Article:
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Kazakhstan leader orders security forces to ‘kill without warning’ to quell violent protests

Kazakhstan leader orders security forces to 'kill without warning' to quell violent protests
Written by publishing team

In a defiant public address Friday, Tokayev said the unrest that began earlier this week with protests against rising fuel prices was orchestrated by well-trained “terrorist gangs” from inside and outside the country.

Tokayev said the situation had “stabilised” in Almaty, the largest city in Kazakhstan, and that “the implementation of the state of emergency is bearing fruit.”

“But the terrorists continue to destroy public and private property and use weapons against citizens,” he said. “I gave the order to law enforcement and the military to open fire to kill without warning.”

The discourse attempted to undermine the narrative that the demonstrations were the product of popular unrest that had become increasingly destructive and deadly. Tokayev said the violence was caused by a well-coordinated enemy, armed with sleeper cells carrying out “terror attacks” and “specialists trained in ideological sabotage, skillfully using disinformation or” falsification” and able to manipulate people’s moods.

“Their actions showed a clear plan of attacks on military, administrative and social facilities in almost all areas, coherent coordination of actions, high combat readiness and brutal cruelty,” Tokayev said. “They must be destroyed.”

The demonstrations are the biggest challenge yet to the autocrat’s rule, with initial public anger over rising fuel prices and discontent with the government widening over corruption, living standards, poverty and unemployment in the oil-rich country, according to human rights groups. .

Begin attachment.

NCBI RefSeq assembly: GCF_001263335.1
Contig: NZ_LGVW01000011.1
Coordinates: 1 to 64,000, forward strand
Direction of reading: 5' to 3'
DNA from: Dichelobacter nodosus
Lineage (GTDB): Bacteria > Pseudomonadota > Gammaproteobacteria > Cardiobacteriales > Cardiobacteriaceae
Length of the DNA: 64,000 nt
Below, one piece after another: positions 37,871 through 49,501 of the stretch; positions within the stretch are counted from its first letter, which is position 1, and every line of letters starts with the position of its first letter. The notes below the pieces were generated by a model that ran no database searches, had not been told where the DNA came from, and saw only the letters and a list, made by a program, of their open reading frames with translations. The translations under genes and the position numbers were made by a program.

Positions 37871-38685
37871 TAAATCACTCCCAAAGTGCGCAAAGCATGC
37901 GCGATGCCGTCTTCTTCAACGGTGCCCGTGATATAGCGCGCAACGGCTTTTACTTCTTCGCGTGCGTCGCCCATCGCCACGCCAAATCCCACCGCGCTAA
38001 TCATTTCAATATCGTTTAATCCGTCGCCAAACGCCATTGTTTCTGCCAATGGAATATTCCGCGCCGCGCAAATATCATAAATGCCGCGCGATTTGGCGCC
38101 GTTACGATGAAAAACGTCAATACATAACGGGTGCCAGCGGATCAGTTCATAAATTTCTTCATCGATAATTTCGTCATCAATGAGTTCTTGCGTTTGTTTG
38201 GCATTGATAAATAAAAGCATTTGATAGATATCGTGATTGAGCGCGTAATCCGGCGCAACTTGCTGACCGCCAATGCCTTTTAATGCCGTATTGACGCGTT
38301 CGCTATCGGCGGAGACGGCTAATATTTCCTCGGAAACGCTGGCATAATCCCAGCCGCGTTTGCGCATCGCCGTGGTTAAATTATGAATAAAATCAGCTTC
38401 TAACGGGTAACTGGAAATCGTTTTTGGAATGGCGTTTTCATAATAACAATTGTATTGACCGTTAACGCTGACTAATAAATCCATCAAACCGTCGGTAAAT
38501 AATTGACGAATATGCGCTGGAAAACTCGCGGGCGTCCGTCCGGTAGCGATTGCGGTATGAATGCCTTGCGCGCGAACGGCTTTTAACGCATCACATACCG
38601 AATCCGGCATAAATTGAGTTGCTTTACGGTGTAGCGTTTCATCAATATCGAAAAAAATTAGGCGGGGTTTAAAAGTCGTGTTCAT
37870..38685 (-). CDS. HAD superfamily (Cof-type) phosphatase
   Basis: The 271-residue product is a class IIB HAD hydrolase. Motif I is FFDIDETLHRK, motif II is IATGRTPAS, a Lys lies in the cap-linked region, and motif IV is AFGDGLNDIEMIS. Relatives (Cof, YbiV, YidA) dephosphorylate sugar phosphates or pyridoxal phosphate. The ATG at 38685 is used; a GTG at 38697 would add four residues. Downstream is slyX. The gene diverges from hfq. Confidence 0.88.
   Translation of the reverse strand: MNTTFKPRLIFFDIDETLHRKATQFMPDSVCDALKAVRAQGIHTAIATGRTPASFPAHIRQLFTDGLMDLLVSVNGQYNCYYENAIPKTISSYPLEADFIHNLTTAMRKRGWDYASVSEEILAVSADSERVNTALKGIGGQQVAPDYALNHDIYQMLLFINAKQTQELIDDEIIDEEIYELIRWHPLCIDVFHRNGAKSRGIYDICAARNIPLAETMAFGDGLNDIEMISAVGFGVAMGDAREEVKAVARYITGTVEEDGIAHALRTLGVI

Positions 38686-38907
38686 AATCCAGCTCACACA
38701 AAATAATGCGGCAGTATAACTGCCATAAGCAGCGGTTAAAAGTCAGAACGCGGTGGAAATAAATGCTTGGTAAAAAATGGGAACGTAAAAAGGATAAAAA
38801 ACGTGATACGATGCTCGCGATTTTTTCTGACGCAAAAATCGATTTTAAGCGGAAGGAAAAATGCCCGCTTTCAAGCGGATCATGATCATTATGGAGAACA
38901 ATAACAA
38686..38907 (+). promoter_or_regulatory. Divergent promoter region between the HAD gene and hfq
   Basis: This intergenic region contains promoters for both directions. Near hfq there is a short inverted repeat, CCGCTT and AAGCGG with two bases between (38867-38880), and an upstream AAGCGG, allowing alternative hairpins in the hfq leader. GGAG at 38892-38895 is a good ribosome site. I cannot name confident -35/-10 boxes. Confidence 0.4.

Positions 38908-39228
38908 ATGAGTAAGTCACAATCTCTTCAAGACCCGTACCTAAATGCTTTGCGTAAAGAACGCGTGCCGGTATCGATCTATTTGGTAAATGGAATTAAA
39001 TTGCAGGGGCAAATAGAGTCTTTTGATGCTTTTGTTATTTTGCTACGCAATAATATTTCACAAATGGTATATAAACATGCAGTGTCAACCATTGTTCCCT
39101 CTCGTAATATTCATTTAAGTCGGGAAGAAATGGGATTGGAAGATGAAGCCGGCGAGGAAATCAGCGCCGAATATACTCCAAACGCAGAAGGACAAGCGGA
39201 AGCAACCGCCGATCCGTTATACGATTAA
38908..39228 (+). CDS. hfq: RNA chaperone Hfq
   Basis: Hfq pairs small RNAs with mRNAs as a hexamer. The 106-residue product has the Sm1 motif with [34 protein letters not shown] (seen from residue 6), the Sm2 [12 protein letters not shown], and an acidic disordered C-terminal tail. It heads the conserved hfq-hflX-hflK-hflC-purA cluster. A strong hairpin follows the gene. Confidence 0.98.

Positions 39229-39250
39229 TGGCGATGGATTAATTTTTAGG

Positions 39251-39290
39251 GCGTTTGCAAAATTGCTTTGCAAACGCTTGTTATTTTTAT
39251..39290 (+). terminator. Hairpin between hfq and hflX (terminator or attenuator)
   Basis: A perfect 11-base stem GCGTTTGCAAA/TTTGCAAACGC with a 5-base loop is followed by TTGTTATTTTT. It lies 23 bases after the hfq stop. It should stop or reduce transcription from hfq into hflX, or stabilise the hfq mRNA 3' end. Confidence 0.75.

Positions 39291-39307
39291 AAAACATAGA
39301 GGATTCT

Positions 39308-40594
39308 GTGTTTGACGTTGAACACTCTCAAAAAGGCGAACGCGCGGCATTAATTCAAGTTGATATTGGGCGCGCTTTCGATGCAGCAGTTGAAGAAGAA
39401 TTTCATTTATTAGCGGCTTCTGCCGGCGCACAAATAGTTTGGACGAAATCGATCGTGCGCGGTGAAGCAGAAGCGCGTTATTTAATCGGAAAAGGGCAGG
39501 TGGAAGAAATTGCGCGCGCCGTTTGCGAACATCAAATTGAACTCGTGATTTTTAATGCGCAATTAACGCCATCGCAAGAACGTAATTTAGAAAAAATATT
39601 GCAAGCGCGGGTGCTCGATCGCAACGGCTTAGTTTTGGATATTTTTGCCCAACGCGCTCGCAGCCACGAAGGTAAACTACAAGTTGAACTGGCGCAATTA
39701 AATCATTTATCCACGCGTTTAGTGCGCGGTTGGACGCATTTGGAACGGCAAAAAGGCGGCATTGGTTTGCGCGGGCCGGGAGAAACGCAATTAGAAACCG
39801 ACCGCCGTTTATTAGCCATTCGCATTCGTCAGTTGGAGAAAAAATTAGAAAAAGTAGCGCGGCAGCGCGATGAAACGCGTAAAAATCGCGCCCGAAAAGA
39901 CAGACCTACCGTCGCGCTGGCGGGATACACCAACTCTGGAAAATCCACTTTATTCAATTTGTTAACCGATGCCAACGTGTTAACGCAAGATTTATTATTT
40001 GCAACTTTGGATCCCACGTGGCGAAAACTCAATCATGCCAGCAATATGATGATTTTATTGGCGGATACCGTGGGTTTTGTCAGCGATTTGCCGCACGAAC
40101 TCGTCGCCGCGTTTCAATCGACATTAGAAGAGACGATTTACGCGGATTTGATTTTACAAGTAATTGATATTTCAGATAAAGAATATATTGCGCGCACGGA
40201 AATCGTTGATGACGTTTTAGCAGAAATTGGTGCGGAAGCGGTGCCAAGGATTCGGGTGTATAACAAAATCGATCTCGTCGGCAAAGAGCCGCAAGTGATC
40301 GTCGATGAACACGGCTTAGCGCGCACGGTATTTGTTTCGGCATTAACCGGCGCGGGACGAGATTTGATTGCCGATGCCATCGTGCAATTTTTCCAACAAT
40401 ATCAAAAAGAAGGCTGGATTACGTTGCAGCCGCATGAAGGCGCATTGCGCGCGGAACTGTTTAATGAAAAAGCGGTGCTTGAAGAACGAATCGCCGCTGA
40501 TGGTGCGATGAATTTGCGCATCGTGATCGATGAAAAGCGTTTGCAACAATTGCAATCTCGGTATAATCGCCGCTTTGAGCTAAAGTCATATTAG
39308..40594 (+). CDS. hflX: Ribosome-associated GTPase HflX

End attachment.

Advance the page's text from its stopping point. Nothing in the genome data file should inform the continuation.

In Almaty, protesters were reported to have stormed the airport, forcibly entered government buildings, and set fire to the city’s main administration office. Dozens were reported killed and hundreds injured in clashes on Thursday.

In his speech, Tokayev emphasized that peaceful assembly was legalized in 2020 to strengthen democracy. But he said calls from abroad for a peaceful solution were “nonsense”.

“What kind of negotiations can be with criminals and murderers?” Tokayev added.

Tokayev said a unit from the Collective Security Treaty Organization (CSTO), a Russian-led military alliance composed of ex-Soviet states, had arrived in the country for “a short period of time” to carry out defense and support missions.

The Kazakh leader thanked the CSTO heads of state for their support and expressed his “special gratitude” to Russian President Vladimir Putin for “a very prompt and most importantly friendly response to my appeal” for the unity of the CSTO.

He also thanked Chinese President Xi Jinping, heads of other CSTO member states, Uzbekistan and Turkey and “leaders of the United Nations and other international organizations for their words of support.”

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